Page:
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Apple's iPhone 5 debuts on T-Mobile April 12 with $99 upfront payment plan - Page 3

post #81 of 95
Quote:
Originally Posted by TBell View Post

Perhaps not to you, but for many, T-Mobile's plans are going to be a great deal. 

Sure, but no one denied that. Regional, MVNOs, and struggling carriers have always had to find ways to set themselves apart from the major carriers. This is not a new thing. This was the way it was with T-Mobile before the iPhone ever existed. My point still stands that you can't simply take two unlimited plans as proof that one carrier is better than another. You're just denying too many factors when you do that.

Everything you're saying just sounds so weighted toward T-Mobile and against AT&T. You haven't once mentioned another major US MNO. You choose one plan and one carrier to compare. I see absolutely no objectivity on your part. No range of carriers and plans and thresholds that would make various carries be more and less attractive with different consumer choices. You even claim there is no contract with T-Mobile but that iPhone on T-Mobile you're pushing costs $20/month for 20 months. Again, as I've shown, i lose out if I move to T-Mobile.
Edited by SolipsismX - 3/27/13 at 12:08am

"The real haunted empire?  It's the New York Times." ~SockRolid

"There is no rule that says the best phones must have the largest screen." ~RoundaboutNow

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"The real haunted empire?  It's the New York Times." ~SockRolid

"There is no rule that says the best phones must have the largest screen." ~RoundaboutNow

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post #82 of 95
Quote:
Originally Posted by SolipsismX View Post


Sure, but no one denied that. Regional, MVNOs, and struggling carriers have always had to find ways to set themselves apart from the major carriers. This is not a new thing. This was the way it was with T-Mobile before the iPhone ever existed. My point still stands that you can't simply take two unlimited plans as proof that one carrier is better than another. You're just denying too many factors when you do that.

Everything you're saying just sounds so weighted toward T-Mobile and against AT&T. You haven't once mentioned another major US MNO. You choose one plan and one carrier to compare. I see absolutely no objectivity on your part. No range of carriers and plans and thresholds that would make various carries be more and less attractive with different consumer choices. You even claim there is no contract with T-Mobile but that iPhone on T-Mobile you're pushing costs $20/month for 20 months. Again, as I've shown, i lose out if I move to T-Mobile.

 

My comparison is based strictly on the advertised price of similar unlimited plans. I think I make that pretty clear. The other variables are too subjective to be useful (e.g. location, discounts, etc.). I choose AT&T and T-Mobile to compare for two reasons, first, their networks are similar (e.g. both use SIM cards), and second, they are the carriers I have the most recent experience with. I, however, did price unlimited plans on Sprint recently and a similar plan came out to $150 a month (without discounts). Further, what I say is intended to be weighted against AT&T because as a former customer I found it's service lacking, and based on it's current pricing and policies, still do.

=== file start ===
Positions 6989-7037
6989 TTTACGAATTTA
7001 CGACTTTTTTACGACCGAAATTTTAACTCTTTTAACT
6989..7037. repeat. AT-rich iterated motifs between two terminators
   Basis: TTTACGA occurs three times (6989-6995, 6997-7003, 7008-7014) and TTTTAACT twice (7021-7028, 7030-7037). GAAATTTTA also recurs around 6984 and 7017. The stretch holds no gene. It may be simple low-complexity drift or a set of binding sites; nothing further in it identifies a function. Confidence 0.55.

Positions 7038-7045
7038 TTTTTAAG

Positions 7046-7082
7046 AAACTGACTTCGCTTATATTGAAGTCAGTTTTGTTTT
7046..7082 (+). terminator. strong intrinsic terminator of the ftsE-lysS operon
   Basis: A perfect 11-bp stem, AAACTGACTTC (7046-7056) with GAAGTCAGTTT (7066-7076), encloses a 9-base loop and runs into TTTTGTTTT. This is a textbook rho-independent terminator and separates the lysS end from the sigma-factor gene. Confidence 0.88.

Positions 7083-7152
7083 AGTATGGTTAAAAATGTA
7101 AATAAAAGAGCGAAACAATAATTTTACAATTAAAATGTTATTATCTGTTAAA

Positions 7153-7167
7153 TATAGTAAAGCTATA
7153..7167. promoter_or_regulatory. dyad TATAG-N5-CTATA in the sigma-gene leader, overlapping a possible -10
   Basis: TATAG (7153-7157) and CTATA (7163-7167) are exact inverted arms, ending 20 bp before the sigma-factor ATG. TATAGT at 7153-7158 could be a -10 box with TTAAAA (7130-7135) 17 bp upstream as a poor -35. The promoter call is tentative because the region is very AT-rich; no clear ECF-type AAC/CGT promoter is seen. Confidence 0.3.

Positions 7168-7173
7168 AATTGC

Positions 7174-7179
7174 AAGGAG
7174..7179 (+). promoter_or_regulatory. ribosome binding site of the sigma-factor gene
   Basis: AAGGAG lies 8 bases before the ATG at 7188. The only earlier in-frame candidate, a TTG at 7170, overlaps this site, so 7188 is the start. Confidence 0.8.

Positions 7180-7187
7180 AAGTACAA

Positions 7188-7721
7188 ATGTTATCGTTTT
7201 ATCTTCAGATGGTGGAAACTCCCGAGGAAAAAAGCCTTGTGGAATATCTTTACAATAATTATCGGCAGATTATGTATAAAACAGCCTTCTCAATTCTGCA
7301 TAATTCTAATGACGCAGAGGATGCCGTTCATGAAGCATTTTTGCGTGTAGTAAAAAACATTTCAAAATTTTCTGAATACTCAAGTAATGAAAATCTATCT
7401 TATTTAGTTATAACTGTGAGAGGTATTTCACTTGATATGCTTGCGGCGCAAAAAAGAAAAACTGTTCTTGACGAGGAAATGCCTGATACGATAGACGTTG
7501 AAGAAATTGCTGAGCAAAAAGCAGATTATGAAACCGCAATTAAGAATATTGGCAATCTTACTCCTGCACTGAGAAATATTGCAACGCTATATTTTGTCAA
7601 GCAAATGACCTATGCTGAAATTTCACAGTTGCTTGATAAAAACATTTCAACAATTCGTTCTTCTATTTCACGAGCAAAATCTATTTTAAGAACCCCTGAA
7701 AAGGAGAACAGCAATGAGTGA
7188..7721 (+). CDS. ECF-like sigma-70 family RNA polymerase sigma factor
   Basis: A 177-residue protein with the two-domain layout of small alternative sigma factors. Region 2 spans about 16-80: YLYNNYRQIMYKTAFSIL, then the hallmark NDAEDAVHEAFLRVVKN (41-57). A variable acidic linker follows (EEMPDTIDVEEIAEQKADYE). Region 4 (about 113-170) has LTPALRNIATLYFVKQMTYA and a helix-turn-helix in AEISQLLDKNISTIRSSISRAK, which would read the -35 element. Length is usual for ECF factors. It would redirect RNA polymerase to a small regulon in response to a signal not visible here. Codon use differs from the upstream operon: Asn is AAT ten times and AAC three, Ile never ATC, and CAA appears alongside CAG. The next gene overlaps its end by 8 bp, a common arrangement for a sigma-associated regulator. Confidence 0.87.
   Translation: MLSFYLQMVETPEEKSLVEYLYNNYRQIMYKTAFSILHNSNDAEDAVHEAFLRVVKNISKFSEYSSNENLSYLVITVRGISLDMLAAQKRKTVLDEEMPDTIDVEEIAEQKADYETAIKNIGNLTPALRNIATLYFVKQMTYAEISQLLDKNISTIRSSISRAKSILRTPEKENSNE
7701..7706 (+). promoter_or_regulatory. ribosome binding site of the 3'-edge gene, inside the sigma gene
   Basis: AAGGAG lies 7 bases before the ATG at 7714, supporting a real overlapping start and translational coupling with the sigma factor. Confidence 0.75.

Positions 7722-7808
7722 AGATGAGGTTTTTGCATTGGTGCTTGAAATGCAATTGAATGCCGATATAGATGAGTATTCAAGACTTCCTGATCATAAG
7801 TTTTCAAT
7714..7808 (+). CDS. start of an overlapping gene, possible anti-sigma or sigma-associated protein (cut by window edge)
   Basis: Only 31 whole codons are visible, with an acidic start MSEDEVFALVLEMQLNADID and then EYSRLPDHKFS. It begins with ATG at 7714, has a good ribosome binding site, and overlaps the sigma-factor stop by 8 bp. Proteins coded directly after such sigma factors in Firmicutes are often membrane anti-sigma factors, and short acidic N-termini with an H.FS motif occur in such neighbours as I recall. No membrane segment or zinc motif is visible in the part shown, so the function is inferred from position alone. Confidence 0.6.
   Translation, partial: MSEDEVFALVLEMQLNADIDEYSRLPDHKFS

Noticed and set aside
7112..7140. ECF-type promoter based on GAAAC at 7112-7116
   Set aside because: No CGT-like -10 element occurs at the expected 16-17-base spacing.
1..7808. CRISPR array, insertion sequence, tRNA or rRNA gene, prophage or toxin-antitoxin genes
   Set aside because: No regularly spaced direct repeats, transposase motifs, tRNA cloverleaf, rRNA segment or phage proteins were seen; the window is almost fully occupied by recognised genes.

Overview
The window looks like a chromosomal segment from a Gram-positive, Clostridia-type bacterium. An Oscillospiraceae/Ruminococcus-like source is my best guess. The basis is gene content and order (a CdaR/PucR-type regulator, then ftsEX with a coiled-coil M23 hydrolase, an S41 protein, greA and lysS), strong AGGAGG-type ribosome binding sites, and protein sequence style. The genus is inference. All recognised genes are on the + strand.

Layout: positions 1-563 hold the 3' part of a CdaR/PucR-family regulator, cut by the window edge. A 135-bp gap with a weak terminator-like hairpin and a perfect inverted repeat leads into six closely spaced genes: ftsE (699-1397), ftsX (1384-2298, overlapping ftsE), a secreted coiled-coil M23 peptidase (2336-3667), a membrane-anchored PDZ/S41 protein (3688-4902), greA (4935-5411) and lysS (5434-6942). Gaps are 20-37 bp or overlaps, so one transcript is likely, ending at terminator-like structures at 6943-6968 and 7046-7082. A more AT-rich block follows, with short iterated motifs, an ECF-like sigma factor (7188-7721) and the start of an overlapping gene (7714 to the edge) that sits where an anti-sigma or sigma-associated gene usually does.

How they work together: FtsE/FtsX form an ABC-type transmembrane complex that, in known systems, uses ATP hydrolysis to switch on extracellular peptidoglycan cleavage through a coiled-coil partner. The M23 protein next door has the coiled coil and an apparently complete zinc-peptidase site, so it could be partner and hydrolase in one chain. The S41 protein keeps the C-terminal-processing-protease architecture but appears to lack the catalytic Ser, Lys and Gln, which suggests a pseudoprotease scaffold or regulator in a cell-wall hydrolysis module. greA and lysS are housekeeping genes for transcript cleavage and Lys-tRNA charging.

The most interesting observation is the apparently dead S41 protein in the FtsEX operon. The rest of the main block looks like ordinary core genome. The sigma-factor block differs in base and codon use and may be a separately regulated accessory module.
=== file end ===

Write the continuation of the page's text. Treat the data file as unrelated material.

Yes, I did say there was no contract, but in truth no carrier has a no contract plan. Instead, they have  month to month contract plans. As far as the $20 for 20 months go, that has nothing to do with the cellular service as you can cancel that at the end of the month. It is a separate contract. Further, you don't have to pay for 20 months. You can just give T-Mobile $549 and you own the phone, or you can pay it off in fewer months if you like.

 

Moreover, you are critiquing me for focusing on price of similar advertised plans, something that clearly matters to me, but you make a sweeping subjective statement that T-Mobile has an inferior network while implying the plans aren't that good because you paid less for a different plan when you were with AT&T (as opposed to comparing the current plans). Yet, you claim I lack objectivity.

post #83 of 95
Quote:
Originally Posted by TBell View Post

My comparison is based strictly on the advertised price of similar unlimited plans. I think I make that pretty clear. The other variables are too subjective to be useful (e.g. location, discounts, etc.). I choose AT&T and T-Mobile to compare for two reasons, first, their networks are similar (e.g. both use SIM cards), and second, they are the carriers I have the most recent experience with. I, however, did price unlimited plans on Sprint recently and a similar plan came out to $150 a month (without discounts). Further, what I say is intended to be weighted against AT&T because as a former customer I found it's service lacking, and based on it's current pricing and policies, still do.